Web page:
From The Hard Thing About Hard Things by Ben Horowitz
This passage really resonated with me. There are a lot of crappy companies and a lot of disloyal employees. If a CEO cares about keeping a great team, he needs to make his company a great place to work. Things always go bad, and if your company is a crappy place to work, when things get hard, people will leave. Do yourself a favour and make your company a good place to work. Reward your employees, give promotions before they are asked for, and give visibility to people who have made huge achievements. Don’t let people get bored. And help them see the big picture that is how their job at your company fits into their career.
In Ben’s words:
- Being a good company doesn’t matter when things go well, but it can be the difference between life and death when things go wrong.
- Things always go wrong.
- Being a good company is an end in itself.
When things go well, the reasons to stay at the company are many:
- Your career path is wide open because as the company grows lots of interesting jobs naturally open up.
- Your friends and family think you are a genius for choosing to work at the “it” company before anyone else knew it was “it”.
- Your résumé gets stronger by working at a blue-chip company in its heyday.
- Oh and hey you’re getting rich.
Things Always Go Wrong
There has never been a company in the history of the world that had a monotonically increasing stock price. In bad companies, when the economics disappear, so do the employees, the spiral begins: The company declines in value, the best employees leave, the company declines in value, the best employees leave. Spirals are extremely difficult to reverse.
In Malcolm Gladwell’s novel “Outliers”, several examples are given for individuals who significantly outperformed their peers. Detailing all of the aligned elements in their lives from social economic factors, well in place before before their birth, to extremely well timed technological innovations, which all together gave the individuals an advantage for success which would only become apparent years later when every little margin of advantage added together turned into one extremely valuable constellation which would in turn enable them to achieve feats, and take advantage opportunities that are only available once in history.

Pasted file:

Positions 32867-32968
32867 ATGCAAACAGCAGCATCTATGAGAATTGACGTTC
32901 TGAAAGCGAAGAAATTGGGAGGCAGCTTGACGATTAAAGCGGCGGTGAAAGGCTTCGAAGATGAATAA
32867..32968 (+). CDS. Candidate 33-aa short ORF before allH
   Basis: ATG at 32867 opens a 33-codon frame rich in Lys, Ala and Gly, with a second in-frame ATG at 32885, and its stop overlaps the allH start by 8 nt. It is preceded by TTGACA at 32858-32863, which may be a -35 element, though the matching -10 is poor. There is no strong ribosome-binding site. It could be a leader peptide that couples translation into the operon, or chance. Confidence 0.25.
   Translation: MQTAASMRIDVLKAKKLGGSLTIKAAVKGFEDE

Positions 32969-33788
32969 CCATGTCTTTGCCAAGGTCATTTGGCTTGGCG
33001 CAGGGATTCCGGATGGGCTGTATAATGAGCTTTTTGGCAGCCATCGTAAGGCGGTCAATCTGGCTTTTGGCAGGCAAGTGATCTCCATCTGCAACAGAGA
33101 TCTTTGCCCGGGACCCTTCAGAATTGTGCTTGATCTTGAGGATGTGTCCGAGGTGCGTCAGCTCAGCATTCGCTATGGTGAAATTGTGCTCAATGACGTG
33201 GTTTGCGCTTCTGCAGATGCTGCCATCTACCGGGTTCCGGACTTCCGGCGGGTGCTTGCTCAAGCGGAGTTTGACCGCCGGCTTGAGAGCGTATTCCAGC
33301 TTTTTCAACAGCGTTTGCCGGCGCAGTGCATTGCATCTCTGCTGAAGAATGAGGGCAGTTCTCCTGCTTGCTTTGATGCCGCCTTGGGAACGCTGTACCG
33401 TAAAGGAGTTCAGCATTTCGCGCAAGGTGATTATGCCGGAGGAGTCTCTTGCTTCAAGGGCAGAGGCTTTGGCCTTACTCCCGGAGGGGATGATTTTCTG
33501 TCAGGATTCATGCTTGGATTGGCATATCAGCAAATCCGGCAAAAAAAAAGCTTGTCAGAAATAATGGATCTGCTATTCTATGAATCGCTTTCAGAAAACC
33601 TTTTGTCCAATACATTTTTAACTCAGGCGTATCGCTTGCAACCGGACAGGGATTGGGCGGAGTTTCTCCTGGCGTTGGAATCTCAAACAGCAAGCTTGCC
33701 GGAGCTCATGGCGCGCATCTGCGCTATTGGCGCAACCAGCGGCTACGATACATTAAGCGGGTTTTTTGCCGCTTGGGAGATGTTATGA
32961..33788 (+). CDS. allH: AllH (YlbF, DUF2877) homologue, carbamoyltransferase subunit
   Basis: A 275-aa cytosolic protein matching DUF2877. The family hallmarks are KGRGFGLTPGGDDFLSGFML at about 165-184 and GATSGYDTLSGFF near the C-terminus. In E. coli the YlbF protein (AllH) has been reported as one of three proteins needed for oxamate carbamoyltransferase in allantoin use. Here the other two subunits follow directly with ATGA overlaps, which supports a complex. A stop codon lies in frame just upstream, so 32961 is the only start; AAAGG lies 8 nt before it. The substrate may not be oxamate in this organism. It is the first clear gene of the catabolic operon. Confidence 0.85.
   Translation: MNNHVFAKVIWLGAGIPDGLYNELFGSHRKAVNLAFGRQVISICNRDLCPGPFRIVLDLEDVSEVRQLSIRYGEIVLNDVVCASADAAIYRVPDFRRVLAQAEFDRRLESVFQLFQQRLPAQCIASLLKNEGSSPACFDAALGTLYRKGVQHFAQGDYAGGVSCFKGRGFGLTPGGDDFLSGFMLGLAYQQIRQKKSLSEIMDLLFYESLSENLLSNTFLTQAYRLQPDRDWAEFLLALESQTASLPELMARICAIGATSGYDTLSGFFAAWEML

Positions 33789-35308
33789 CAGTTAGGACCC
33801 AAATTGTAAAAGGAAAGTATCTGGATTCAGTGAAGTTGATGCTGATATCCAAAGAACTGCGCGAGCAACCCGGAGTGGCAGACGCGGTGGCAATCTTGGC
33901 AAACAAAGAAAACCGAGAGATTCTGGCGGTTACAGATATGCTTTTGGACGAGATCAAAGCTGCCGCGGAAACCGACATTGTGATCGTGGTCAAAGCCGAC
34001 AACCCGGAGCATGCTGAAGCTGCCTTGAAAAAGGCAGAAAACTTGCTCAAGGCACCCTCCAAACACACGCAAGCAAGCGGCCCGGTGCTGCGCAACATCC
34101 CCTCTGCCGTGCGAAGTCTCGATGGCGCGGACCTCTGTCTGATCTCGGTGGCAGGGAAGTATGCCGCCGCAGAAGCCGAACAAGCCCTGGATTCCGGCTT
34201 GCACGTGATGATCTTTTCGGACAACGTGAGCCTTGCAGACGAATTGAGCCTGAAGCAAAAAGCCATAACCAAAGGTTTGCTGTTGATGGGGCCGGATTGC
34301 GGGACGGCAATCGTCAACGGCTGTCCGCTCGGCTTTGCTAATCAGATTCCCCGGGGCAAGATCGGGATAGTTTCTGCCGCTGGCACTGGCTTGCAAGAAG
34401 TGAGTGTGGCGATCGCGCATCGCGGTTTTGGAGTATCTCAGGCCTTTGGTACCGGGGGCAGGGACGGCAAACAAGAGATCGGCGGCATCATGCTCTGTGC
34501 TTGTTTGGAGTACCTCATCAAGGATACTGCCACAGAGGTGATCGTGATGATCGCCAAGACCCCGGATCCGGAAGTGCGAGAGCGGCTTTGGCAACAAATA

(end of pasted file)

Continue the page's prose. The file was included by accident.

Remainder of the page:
The concept of outliers is not just a phenomenon of successful individuals. It applies to success in general in a society, and in the present labor economy which is more competitive than any other time in history.
As the factory model falls apart to a new technology of efficiency, we can’t just learn a skill to prosper. It is not enough to simply learn something valuable. It is just too easy to learn new skills. Anyone can learn the expertise of another from some Youtube videos in just a few lessons totaling less than a couple hours of learning and experimenting. The technology is not difficult to acquire, as technology becomes increasingly affordable, anyone can own the tools necessary to do the work of the pros.
In order to get the top 10% margin of benefits in this economy, you have to be your own outlier. Standing out beyond your peers in all ways possible. This includes all forms of minutiae in presentation, social etiquette, timing, experience, and specialty. You can’t just be good at learning, and motivated. You need to be sharper than the competition, have as much or more experience than the competition. Follow up better than the competition, keep a cooler head and speak with the vocabulary, make every moment perfect, and still somehow appear to be a killer deal as far as monetary commitment is concerned.